This week, the state of North Carolina moved to “repeal” the Public Facilities Privacy & Security Act — or as you know it, House Bill 2/HB2/the bathroom bill. Faced with pressure from the NCAA regarding consideration for future championships, they made the move largely to avoid the potential $4 billion loss from not hosting games -- rather than do right by the people the bill discriminated against.
I’m happy for the state. I really am. There’s no denying that the economic benefits will be great for smaller towns. And the cities that host these events -- Charlotte, Raleigh — were against HB2 from the start.
But it’s easy to have a problem with the way the ACC handled the situation.
When the conference made the decision last year to stick it to the state for passing HB2, they deemed the bill to be in contrast to the ACC’s mission to foster an inclusive environment for all of its student-athletes.
Fast-forward one year later, and the conference decided to send out a very small statement about throwing North Carolina right back into the mix:
Full memo: "The ACC Council of Presidents has voted that North Carolina will again be considered for hosting future ACC Championships."— John Cassillo (@JohnCassillo) March 31, 2017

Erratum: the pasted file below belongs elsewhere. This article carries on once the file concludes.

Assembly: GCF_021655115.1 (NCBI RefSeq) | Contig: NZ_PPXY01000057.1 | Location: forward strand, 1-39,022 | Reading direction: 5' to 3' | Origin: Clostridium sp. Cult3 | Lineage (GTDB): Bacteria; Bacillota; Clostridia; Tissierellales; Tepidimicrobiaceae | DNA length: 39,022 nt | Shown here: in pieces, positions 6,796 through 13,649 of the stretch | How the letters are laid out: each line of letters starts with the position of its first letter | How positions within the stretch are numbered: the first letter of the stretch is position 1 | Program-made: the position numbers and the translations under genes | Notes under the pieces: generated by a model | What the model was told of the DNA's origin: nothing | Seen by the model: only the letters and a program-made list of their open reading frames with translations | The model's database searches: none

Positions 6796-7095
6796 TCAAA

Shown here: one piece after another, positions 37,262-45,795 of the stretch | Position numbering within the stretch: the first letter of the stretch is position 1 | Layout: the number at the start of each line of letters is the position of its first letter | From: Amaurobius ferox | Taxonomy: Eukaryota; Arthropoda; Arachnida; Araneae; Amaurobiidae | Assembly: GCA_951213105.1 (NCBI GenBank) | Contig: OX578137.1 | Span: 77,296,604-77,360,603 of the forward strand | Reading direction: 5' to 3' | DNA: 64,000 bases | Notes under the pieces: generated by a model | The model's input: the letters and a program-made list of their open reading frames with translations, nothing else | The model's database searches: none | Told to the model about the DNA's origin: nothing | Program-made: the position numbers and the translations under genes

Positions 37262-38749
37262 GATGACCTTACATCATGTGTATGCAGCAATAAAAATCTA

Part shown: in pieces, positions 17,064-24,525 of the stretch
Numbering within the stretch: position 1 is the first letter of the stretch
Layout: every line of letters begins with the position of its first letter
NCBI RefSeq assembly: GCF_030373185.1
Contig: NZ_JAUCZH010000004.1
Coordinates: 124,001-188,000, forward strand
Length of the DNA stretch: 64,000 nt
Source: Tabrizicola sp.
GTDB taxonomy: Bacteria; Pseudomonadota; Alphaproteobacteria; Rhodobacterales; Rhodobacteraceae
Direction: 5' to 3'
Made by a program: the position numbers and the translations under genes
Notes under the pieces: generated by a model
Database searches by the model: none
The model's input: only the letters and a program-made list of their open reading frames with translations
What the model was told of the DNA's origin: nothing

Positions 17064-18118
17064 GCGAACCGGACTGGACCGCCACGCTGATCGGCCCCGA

Here are some thoughts I have about this e-mail:
It only consists of one line. Sure, that makes it short, sweet and to the point, but it gives off an out-of-touch vibe, and a true lack of accountability.
This new deal that was signed into law by Governor Roy Cooper leaves some of the harshest provisions in place. And potentially, it fails to really remove the parts the ACC and NCAA expressed issue with when the original law was passed. It leaves the decision up to legislative officials on how to operate public bathroom usage. The new bill also forbids individual businesses to implement anti-discrimination laws for themselves until 2020.
It seems as though the conference board didn’t thoroughly look through this compromise — if you even want to call it that — from beginning to end. LGBTQ groups are unhappy, to say the least. This is mostly because it is a prime example of putting money ahead of everything. They would have much rather seen a complete repeal of HB2.
As I mentioned earlier, I completely understand the decision from an economic standpoint.
But if the ACC actually cared about the well-being of all of its student-athletes (and commissioner John Swofford’s actions on this matter is evidence they don’t), the next step would be to make a donation to LGBTQ groups in North Carolina. Or publicly partner with those groups for scholarships and future events. Or literally anything but what they just did.